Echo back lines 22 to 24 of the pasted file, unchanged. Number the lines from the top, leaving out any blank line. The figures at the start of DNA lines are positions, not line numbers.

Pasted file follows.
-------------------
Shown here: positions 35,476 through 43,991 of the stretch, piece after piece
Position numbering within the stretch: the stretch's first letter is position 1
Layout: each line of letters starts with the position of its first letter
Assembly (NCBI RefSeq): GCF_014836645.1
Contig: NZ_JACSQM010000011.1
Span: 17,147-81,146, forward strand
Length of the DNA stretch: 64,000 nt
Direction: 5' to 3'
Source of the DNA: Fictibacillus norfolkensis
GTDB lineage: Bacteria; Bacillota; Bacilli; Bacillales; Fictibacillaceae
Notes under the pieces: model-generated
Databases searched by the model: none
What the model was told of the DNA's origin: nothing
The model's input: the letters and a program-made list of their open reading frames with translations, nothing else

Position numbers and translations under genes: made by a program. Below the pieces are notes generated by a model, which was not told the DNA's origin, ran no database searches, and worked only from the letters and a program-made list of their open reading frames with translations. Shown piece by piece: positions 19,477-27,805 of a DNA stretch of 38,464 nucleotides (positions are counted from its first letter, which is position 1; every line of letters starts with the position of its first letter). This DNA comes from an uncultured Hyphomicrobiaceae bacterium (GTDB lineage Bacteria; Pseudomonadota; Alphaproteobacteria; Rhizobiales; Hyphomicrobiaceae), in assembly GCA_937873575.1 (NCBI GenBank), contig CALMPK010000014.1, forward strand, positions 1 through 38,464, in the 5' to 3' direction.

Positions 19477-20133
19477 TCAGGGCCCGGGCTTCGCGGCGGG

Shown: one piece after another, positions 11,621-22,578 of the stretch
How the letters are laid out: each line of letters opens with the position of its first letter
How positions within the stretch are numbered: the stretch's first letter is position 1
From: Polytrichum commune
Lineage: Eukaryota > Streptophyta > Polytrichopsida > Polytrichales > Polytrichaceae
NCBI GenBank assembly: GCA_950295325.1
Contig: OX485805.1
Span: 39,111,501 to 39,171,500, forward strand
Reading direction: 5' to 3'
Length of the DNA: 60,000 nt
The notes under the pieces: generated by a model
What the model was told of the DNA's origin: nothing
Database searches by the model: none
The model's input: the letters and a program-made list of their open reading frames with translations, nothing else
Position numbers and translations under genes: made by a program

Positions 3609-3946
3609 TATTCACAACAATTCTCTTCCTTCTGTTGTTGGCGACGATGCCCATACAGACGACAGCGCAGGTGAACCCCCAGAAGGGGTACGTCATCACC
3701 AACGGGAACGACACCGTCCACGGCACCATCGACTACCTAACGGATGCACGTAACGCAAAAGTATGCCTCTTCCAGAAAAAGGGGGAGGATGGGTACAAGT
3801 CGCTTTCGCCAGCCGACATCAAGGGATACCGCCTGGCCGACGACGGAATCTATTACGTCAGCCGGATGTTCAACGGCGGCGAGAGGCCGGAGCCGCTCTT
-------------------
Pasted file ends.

Lineage: Eukaryota > Streptophyta > Polytrichopsida > Polytrichales > Polytrichaceae
NCBI GenBank assembly: GCA_950295325.1
Contig: OX485805.1